Understanding Forgiveness

During the late 1990s, in the aftermath of the fall of Communism, Nelson Mandela’s election in South Africa, and an easing of the conflict in Northern Ireland, the world faced a new era in which former enemies tried to work with each other. Forgiveness took on new significance beyond religion, with which it had often been associated.

The recent Handbook of Forgiveness, 2nd ed. (Routledge) has collected over 30 reviews or meta-analyses of subfields. Researchers have increased their attention to the context of transgressions, their aftermath, the behaviors and communications around transgressions, and the intertwined behaviors of offender and forgiver. Rather than emphasize only the experience of the forgiver, it pays attention to the entire set of experiences surrounding transgressions. That means that, although forgiveness of others is still the dominant research focus, researchers are also studying forgiveness of one’s self, intergroup forgiveness, and feeling as if one is forgiven by God.

Forgiving itself is also seen as more nuanced than it was 15 years ago. Rather than treating forgiveness as a generic process, many researchers are differentiating a decision to forgive from emotional forgiveness. A decision to forgive is primarily a decision to try to act differently toward the offender and, not seeking payback, treating the person as a valuable and valued person. Many people struggle with deciding to forgive, but once the decision is made, it is made—like turning on a light. On the other hand, emotional forgiveness is the (usually) gradual replacement of unforgiving emotions like resentment, bitterness, or anger with positive other-oriented emotions like empathy or compassion for the offender. Emotional forgiveness means that unforgiveness gradually lessens until neutrality is reached. Then, with a valuable relationship, one might continue to generate more positive emotions until a net positive feeling is restored.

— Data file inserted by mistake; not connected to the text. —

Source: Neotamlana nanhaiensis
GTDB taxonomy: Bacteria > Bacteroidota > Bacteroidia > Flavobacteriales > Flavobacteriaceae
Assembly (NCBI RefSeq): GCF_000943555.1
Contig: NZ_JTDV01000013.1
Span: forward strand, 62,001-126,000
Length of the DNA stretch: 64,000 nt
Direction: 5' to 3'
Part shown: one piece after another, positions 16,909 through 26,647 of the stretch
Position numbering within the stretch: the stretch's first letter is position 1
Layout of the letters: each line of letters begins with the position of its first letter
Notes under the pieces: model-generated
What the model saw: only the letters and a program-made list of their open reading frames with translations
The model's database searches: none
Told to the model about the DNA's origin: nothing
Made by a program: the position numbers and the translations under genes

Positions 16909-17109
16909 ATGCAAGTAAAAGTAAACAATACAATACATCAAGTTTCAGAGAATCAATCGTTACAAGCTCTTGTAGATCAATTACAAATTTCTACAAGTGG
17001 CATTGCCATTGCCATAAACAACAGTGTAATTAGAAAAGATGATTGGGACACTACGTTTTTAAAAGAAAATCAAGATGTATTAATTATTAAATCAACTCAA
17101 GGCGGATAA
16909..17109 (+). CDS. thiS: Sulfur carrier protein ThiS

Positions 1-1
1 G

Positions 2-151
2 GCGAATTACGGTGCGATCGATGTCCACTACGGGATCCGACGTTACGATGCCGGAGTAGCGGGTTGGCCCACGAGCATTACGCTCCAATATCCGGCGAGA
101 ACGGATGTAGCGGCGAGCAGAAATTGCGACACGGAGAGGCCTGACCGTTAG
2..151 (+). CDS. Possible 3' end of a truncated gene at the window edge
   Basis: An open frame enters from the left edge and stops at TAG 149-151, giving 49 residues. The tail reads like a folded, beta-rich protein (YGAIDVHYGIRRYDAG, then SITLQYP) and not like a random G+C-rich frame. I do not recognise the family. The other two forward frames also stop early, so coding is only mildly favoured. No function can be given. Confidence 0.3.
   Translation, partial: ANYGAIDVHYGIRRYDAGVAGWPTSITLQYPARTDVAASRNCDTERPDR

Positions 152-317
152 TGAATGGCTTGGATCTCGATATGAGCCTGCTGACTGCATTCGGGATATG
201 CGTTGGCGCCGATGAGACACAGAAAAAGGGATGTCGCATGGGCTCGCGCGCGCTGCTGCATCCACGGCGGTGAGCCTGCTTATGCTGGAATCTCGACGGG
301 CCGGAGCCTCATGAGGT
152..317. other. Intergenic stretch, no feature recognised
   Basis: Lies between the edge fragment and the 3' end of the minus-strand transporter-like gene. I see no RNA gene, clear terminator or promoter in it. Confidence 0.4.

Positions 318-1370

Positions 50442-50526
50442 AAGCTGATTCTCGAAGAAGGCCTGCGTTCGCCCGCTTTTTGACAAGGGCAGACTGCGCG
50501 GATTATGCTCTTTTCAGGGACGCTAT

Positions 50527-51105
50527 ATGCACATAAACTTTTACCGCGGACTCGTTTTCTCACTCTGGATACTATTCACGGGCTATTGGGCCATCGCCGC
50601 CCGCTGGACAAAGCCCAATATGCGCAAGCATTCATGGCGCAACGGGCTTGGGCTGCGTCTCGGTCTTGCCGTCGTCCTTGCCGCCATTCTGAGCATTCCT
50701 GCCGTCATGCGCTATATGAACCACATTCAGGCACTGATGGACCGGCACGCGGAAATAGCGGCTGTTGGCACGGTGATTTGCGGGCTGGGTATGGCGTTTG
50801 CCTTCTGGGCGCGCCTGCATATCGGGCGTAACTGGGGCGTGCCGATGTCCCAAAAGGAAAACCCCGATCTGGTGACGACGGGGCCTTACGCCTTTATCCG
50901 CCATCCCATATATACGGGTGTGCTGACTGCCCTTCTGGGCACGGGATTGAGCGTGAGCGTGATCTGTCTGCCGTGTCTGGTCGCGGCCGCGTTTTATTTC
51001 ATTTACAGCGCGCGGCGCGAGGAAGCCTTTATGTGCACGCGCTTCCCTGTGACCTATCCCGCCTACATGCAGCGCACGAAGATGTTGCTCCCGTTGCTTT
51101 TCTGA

One paradox that has been often noted is this. Most people highly value forgiveness. Religions advocate it. Talk-show hosts advise it. Yet, despite all this positive attention, most people struggle to forgive. The good news is that there are two well-established, research-supported programs to promote forgiveness—and there are many others that just have less research support, but the limited support for them is still positive. The two most supported methods are Robert Enright’s Process model and Everett Worthington’s REACH Forgiveness approach.

Enright’s Process model of forgiving suggests that people who are led through a four-phase repeatable process are likely to forgive. In the Uncovering phase, the person seeks to understand the offense and its impact on one’s life. In the Decision phase, the person is taught about forgiveness. He or she decides to commit to forgiving. Forgiveness is explicitly chosen. In the Work phase, people seek to understand the offender and potential reasons why the offender might have acted hurtfully. This helps a person rethink the offense and re-perceive the offender, seeing the person as a fallible human. In the Deepening phase, people seek to find a sense of meaning or purpose in suffering. They might also come to want to engage more with others. Often, they feel less sad, anxious, and suspicious. They sometimes feel more purpose in life. This process of forgiving is not descriptive of natural forgiveness. No experimental data support such a naturally occurring forgiveness process. Rather, the phases occur within a forgiveness intervention that helps people who want to forgive to do so. The process model is more accurately a model of intervention than a descriptive theory of forgiveness as it naturally occurs. It has been shown to help people forgive in many help-giving contexts.